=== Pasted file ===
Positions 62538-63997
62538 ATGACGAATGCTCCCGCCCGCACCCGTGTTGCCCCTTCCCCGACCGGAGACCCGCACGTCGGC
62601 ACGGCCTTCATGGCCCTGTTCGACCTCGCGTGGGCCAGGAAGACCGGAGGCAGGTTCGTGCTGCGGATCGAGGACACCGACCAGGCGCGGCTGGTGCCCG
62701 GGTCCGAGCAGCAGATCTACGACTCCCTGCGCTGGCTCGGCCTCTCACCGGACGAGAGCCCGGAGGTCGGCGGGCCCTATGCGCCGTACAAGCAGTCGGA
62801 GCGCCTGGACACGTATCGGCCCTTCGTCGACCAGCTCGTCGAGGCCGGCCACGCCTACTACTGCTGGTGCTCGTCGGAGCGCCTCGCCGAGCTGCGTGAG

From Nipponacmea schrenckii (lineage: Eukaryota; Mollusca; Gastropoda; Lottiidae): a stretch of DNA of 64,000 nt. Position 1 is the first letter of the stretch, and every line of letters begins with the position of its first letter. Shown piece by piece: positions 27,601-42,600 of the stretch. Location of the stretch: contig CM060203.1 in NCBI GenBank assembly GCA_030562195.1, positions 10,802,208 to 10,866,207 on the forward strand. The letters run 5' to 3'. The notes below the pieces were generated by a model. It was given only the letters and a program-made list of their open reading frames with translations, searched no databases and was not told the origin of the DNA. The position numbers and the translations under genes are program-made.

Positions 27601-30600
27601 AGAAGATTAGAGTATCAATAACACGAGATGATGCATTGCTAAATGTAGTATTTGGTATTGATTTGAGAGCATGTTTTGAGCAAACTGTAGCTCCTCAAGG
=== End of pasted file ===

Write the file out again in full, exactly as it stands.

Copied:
Positions 62538-63997
62538 ATGACGAATGCTCCCGCCCGCACCCGTGTTGCCCCTTCCCCGACCGGAGACCCGCACGTCGGC
62601 ACGGCCTTCATGGCCCTGTTCGACCTCGCGTGGGCCAGGAAGACCGGAGGCAGGTTCGTGCTGCGGATCGAGGACACCGACCAGGCGCGGCTGGTGCCCG
62701 GGTCCGAGCAGCAGATCTACGACTCCCTGCGCTGGCTCGGCCTCTCACCGGACGAGAGCCCGGAGGTCGGCGGGCCCTATGCGCCGTACAAGCAGTCGGA
62801 GCGCCTGGACACGTATCGGCCCTTCGTCGACCAGCTCGTCGAGGCCGGCCACGCCTACTACTGCTGGTGCTCGTCGGAGCGCCTCGCCGAGCTGCGTGAG

From Nipponacmea schrenckii (lineage: Eukaryota; Mollusca; Gastropoda; Lottiidae): a stretch of DNA of 64,000 nt. Position 1 is the first letter of the stretch, and every line of letters begins with the position of its first letter. Shown piece by piece: positions 27,601-42,600 of the stretch. Location of the stretch: contig CM060203.1 in NCBI GenBank assembly GCA_030562195.1, positions 10,802,208 to 10,866,207 on the forward strand. The letters run 5' to 3'. The notes below the pieces were generated by a model. It was given only the letters and a program-made list of their open reading frames with translations, searched no databases and was not told the origin of the DNA. The position numbers and the translations under genes are program-made.

Positions 27601-30600
27601 AGAAGATTAGAGTATCAATAACACGAGATGATGCATTGCTAAATGTAGTATTTGGTATTGATTTGAGAGCATGTTTTGAGCAAACTGTAGCTCCTCAAGG